Trees of contention

Published 8:12 pm Saturday, August 16, 2014

The willow oak trees in Golf Villages, a Harbour View community, which a homeowners’ association board is asking homeowners to consider removing, citing problems including proximity to utilities and a ruptured water line.

The willow oak trees in Golf Villages, a Harbour View community, which a homeowners’ association board is asking homeowners to consider removing, citing problems including proximity to utilities and a ruptured water line.

Homeowners in a Harbour View community are being asked to consider availing themselves of a discounted price to remove and replace trees that some say are starting to damage sidewalks and utilities.

A recent letter to Golf Villages homeowners from their association’s architectural review board says homeowners have requested that the community “address” a situation involving willow oaks on two streets, South Links Circle and Soundings Crescent.

But while some homeowners do say the trees should be removed, others would prefer to keep their trees. And after an “extensive review,” the city of Suffolk says it found no issues caused by the trees.

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Under scrutiny, according to the letter, are 270 trees, 232 of them on homeowner property and 38 on association-owned land.

Problems detailed in the letter include trees blocking sidewalks and driveways, roots damaging the concrete, and in some cases, trees planted too close to utility and water lines.

“One water line was already ruptured by roots,” the letter states.

Meanwhile, the trees are blocking many streetlights and signs, “causing safety issues.”

“They pose a problem,” said Vincent Wright, a homeowner on South Links, who cited the threat of trees falling on homes and leaves accumulating in gutters.

He also cited sap dropping onto cars.

“A lot of the people here have very expensive automobiles,” he said. “My wife had to put her car through the carwash twice just to get the sap off.”

According to city spokeswoman Diana Klink, an “extensive review” over the past two years by the Public Utilities Department found one repair for a tapping saddle at the water main, “but no issues pertaining to trees/roots.”

“Further, after a thorough review of service requests, Public Works was not able to identify any sidewalk repairs, driveway apron repairs or underground storm water drainage pipe repairs which were the result of damage caused by tree roots in the vicinity of South Link Circle or Soundings Crescent,” Klink stated.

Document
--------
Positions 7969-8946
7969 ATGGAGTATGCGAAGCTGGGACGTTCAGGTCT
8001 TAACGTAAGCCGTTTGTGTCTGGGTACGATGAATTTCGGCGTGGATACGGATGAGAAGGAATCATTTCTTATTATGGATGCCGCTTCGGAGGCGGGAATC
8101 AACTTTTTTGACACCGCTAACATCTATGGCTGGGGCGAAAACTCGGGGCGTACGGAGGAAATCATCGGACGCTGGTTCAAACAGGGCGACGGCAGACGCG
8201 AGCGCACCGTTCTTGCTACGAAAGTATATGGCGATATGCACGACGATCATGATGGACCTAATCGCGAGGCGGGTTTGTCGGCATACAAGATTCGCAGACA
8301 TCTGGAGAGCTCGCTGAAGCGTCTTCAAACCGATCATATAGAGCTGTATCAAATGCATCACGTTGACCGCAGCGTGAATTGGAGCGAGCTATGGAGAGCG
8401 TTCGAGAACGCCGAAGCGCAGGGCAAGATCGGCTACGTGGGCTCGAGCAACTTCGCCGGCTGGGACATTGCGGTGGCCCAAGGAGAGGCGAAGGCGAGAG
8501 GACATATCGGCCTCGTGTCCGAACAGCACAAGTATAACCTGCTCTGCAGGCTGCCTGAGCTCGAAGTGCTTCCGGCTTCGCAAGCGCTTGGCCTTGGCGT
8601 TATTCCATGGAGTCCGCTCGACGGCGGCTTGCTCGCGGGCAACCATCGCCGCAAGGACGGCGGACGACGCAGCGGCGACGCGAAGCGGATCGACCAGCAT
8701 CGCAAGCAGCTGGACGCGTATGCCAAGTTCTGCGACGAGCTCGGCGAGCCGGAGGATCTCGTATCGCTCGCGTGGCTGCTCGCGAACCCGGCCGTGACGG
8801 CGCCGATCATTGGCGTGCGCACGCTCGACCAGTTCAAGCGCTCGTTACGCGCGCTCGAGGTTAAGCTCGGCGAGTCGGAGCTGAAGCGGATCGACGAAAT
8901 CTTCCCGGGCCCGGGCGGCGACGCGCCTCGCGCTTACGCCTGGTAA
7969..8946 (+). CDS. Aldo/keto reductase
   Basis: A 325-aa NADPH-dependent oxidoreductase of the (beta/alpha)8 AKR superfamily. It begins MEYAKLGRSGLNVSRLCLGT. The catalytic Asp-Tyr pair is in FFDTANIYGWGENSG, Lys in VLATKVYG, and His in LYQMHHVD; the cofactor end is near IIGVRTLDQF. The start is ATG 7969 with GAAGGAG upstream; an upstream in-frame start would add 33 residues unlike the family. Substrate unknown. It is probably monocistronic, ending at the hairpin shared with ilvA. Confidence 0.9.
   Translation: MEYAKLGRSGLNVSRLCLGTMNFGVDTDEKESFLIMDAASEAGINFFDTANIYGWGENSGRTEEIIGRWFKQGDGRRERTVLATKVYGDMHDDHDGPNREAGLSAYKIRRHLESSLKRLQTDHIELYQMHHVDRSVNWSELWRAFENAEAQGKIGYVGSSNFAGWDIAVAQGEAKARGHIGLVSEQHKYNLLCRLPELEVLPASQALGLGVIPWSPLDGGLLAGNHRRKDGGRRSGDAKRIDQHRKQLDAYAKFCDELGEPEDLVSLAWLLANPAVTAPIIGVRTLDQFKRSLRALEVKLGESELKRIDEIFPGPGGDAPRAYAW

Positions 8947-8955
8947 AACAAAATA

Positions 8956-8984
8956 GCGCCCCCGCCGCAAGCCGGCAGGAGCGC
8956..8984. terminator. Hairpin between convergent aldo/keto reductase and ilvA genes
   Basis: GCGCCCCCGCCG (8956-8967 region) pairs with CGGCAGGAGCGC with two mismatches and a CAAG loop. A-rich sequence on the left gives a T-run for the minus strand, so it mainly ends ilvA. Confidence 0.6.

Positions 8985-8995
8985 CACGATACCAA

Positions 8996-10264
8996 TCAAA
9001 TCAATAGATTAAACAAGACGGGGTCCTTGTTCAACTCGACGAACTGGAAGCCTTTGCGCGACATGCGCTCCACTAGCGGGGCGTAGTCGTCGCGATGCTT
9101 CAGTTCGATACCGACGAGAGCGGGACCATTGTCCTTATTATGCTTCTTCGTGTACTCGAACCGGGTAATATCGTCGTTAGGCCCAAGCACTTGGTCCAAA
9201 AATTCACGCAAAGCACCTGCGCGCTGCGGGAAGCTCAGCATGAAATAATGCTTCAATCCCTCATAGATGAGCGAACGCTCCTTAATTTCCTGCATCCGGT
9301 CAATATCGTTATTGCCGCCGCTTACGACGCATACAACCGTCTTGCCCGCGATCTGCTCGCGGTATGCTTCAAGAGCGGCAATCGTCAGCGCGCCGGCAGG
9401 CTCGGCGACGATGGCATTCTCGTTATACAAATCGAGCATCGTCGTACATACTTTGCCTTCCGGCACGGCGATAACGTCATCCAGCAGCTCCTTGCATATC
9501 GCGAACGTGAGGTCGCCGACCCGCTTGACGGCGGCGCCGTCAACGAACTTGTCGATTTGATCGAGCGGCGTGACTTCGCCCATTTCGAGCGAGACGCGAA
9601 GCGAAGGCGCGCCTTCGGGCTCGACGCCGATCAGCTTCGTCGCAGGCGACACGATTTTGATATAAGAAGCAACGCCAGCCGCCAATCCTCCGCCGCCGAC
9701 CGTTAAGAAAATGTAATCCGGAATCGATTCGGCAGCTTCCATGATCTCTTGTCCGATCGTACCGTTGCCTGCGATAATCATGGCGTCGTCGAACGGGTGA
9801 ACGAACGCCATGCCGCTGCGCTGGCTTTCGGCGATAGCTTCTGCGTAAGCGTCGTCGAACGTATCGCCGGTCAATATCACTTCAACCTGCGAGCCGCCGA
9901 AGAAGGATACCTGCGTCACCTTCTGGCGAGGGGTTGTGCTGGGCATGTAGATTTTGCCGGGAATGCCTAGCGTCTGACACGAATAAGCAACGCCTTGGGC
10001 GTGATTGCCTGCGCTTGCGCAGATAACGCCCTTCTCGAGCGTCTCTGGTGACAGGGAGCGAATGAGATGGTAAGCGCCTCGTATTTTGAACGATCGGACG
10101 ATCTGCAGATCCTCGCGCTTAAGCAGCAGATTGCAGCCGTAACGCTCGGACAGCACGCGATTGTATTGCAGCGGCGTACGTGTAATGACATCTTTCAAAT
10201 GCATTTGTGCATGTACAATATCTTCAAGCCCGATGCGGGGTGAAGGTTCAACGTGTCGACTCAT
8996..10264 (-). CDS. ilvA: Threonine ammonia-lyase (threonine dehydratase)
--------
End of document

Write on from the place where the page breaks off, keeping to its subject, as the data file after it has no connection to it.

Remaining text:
But homeowner Gina Diggs said it would be “smart” to “think ahead” and remove the trees now, “before it becomes a problem.”

According to the letter, as well as a group rate for tree removal, the association board is also researching replacement options. But Diggs wasn’t keen on replacing the willow oaks.

“I’m not too keen on replacing it,” she said of a tree on her property. “That would be setting us up to having to do it again in another 15 years.”

But, she added, “On the flipside, we need trees. We can’t just knock them down without having some sort of plan.”

Larry Hinkle said he’d like to keep his tree. “I don’t think it’s necessary for all the trees,” he said.

Down the street, Lars Olsen said he’s been growing his willow oaks for 13 years and doesn’t want them removed.

“Basically, I’m not thrilled,” Olsen said. “I know they talk about the roots coming up but I don’t have that problem as of yet.”

The board has asked homeowners to think about what might happen in the future if they choose to keep their trees. “Take a look at your willow oaks and assess any damage from roots, etc.,” the letter suggests.

“Start thinking about whether you want to remove some or all of your trees while we have a volume price. Also, consider the consequences of root damage, etc. from waiting.”

“I’m vacillating about taking ours out or not,” said Linda Cameron, a master gardener on South Links who said she serves on the tree committee.

“The longer we wait, the worse the problem is going to be.”

The biggest roadblock to removing the trees, Cameron says, is that not everyone plans to live in Golf Villages long-term. There are a lot of military families, she noted.

“They are probably thinking, ‘Why would I go through this expense?’” Cameron said.

“These are beautiful street trees, but the roots grow too wide. They have already started affecting sidewalks and driveways.”